Kirsten Luce for The New York Times
NEDA ARMIAN, 42, is an independent film producer based in Manhattan who takes meetings over lunch, while simultaneously reading e-mails and scripts. “A couple days a week, I work late because of the time difference with Los Angeles,” she said. “It’s just part of the routine.”
But if you’re picturing a frazzled workaholic with smudged mascara, chipped nail polish and a pencil holding up root-showing frizz, think again.
“For me personally, how I dress and look suggests my tastes for the films I make, and can suggest if I have it together and if I’m in touch with the pulse of culture,” said Ms. Armian, who wears her vibrant brown hair shoulder-length and with a deep side part.
Thanks to the recent introduction of services like Antonio Prieto Select, a mobile salon that Ms. Armian uses to keep her tresses trimmed and freshly blown out, women (and men) with office jobs are integrating their beauty routines into their hectic schedules.
“Urban woman are so busy with jobs, families and life, and it becomes harder to find a couple of hours to carve out to go and see your stylist on a day and time that works for both the client and the stylist,” said Antonio Prieto, owner of a brick-and-mortar salon in Chelsea, explaining why he started the traveling salon, which is staffed by a team of handpicked freelance hair stylists and makeup artists, that he said has visited clients at Corcoran, Google, Credit Suisse and the Metropolitan Museum of Art.
“Convenience is such a luxury in this day and age,” Mr. Prieto said.
But bringing the beauty salon to your office door comes with a premium. A blow-dry with Prieto Select is $150 (it’s $65 to $70 in Mr. Prieto’s salon), specialty styling is $200 (versus $95 at the salon), and a full face of makeup is $200 (instead of $125).
To keep its costs in line with average New York City pricing, Manicube, a mobile-manicure provider with clients at Bain & Company, Ogilvy & Mather and Seyfarth Shaw, includes quick-dry drops (generally a $2 extra charge at some nail salons) to limit its service to 15 minutes. Manicube said it donates $1 from every manicure to Kiva, a micro-loan organization that helps budding entrepreneurs.
Elizabeth Whitman and Katerina Mountanos, formerly of BeautyBar.com, founded the company in July. “We saw firsthand that getting a manicure as a working woman was a chore,” Ms. Whitman said. “We had to duck out at lunch, rush home before the corner nail salon closed or spend an hour of our hard-earned free time on a Saturday to get one.”
Kirsten Luce for The New York Times
The in-office manicures, one of a growing number of mobile grooming services, are available from a company called Manicube.
“Additionally,” she said, “pre- and post-business school, we both worked in the financial industry and saw that corporate offices had been offering male-focused services for years, such as shoe shine and hair barbers, and we thought: why not services for women that can make their lives easier?”
She is bullish on the company’s prospects in other cities. “The New York market is actually one of the hardest to make the Manicube model work in because of the abundance of corner nail salons in the city,” Ms. Whitman said. “But there is clearly a breakdown in the service that these nail salons provide — both in convenience and quality.”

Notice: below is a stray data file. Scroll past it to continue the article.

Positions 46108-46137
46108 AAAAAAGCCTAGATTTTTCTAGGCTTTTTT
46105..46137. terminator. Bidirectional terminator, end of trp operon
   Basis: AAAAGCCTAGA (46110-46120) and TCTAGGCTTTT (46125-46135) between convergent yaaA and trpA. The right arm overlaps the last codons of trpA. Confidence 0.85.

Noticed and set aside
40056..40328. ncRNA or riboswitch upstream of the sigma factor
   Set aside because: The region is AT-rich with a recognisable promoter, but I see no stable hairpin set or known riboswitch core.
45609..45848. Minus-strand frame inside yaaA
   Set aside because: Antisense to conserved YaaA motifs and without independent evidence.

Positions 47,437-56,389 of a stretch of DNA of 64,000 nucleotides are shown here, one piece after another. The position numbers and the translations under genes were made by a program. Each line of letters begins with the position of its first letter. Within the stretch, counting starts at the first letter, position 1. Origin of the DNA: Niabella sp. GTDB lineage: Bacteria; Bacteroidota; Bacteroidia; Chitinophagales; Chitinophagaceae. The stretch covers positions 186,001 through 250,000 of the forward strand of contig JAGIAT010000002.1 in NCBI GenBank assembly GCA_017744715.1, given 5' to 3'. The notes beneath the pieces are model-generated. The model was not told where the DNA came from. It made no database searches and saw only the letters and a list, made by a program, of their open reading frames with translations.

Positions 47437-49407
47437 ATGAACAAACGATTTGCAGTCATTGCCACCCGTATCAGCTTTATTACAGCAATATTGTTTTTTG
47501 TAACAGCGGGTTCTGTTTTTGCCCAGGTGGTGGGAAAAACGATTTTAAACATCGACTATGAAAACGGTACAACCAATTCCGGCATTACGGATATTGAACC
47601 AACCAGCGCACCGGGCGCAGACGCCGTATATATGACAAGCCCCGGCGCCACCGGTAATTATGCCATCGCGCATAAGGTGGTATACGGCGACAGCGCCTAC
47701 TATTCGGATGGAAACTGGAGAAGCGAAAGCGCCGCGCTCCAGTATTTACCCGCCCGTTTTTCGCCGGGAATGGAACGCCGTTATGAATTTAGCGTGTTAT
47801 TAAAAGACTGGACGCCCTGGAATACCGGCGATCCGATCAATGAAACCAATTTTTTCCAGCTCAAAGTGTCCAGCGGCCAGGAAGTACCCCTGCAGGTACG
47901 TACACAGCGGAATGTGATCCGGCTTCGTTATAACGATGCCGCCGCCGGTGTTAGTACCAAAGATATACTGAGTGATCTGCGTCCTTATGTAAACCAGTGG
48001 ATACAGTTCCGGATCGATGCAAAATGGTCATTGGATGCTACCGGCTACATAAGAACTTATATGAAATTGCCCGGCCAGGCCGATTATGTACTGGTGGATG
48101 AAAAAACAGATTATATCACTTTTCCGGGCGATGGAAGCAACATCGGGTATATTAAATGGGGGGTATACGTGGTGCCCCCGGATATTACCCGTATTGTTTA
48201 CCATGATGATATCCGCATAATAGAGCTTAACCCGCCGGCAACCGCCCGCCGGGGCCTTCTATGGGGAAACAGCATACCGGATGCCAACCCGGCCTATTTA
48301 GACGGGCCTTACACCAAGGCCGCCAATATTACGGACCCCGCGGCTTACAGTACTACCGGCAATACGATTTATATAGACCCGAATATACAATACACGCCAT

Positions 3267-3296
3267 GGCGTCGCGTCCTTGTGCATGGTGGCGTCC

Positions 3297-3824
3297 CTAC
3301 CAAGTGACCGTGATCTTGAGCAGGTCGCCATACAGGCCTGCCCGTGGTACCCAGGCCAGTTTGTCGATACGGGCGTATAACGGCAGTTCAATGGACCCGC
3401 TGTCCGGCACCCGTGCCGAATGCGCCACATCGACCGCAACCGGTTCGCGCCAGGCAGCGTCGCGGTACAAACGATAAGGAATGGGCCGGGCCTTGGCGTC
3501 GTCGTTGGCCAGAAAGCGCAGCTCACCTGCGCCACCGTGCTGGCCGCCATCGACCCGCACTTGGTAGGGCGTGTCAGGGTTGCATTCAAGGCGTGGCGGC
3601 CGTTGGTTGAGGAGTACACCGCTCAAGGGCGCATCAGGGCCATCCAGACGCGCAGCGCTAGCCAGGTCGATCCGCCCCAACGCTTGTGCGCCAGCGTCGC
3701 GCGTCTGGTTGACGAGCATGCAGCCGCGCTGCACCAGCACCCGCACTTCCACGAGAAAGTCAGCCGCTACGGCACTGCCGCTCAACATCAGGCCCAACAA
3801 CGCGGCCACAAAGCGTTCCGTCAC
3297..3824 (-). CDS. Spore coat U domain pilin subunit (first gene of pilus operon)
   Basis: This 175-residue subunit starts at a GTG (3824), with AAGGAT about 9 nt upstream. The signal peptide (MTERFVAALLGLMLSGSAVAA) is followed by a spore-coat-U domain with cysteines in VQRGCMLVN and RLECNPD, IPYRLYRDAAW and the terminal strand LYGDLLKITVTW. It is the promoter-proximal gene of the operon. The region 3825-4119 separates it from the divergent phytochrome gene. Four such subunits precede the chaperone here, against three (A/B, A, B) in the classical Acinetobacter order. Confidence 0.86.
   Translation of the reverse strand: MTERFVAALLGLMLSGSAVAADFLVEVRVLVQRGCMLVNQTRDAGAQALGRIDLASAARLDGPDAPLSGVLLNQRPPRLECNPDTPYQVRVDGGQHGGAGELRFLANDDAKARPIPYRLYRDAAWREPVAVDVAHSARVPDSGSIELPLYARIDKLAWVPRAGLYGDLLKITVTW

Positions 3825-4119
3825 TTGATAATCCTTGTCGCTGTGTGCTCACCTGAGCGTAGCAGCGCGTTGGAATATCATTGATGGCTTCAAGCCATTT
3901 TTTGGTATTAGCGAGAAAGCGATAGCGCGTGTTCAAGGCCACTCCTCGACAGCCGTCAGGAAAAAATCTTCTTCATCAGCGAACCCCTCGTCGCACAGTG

Like Ms. Armian, the film producer, Meryl Rosen, 31, an assistant general counsel at the Gilt Groupe, the flash sales site, and a Manicube customer, has a tied-up work schedule filled with meetings, conference calls and document drafting. “With my busy schedule, I don’t have time to get a manicure outside of the office during the workweek,” Ms. Rosen said. “Typically, I would get a manicure on Sunday evenings at my local nail salon.”
Now, she books and pays for a Manicube appointment online, reserving a time slot and receiving a confirmation e-mail and calendar download to add to her schedule. The company offers 80 nail polish colors, with some of their recent most populars being Essie in Ballet Slipper, OPI in Cajun Shrimp, and Chanel in Particulière.
“Everything is structured to be seamless, but also to be a relaxing and enjoyable service,” Ms. Whitman said.
Though one can understand a glamour-industry company like Gilt being tolerant of such timeouts, not all businesses are receptive to their employees getting gussied up in the office during business hours, and not all employees feel comfortable doing so much as pulling out a compact. (If anecdotal evidence is any indication, some workers even feel awkward about accepting the brief at-desk massages often offered as corporate perks.)
Yana Paskova for The New York Times
Kristine Cruz, left, styles the hair of Neda Armian, a film producer, in Ms. Armian's Manhattan home office while she works.
For those retiring violets, there is the LeMetric Mobile Hair and Beauty Studio. Elline Surianello, who has owned the LeMetric Hair Center in Midtown since 1987, recently bought a Mercedes-Benz Sprinter van and had it custom-built into a beauty shop on wheels that offers blowouts and cuts in front of your office, like a taco truck.
“Time and convenience are one of the most important factors for women, so there was a definite need to go mobile in order to reach those customers who couldn’t make it to my Midtown salon,” said Ms. Surianello, who dreams of hitting the road. “I hope to be able to roll out the mobile hair studio across the U.S. someday.”
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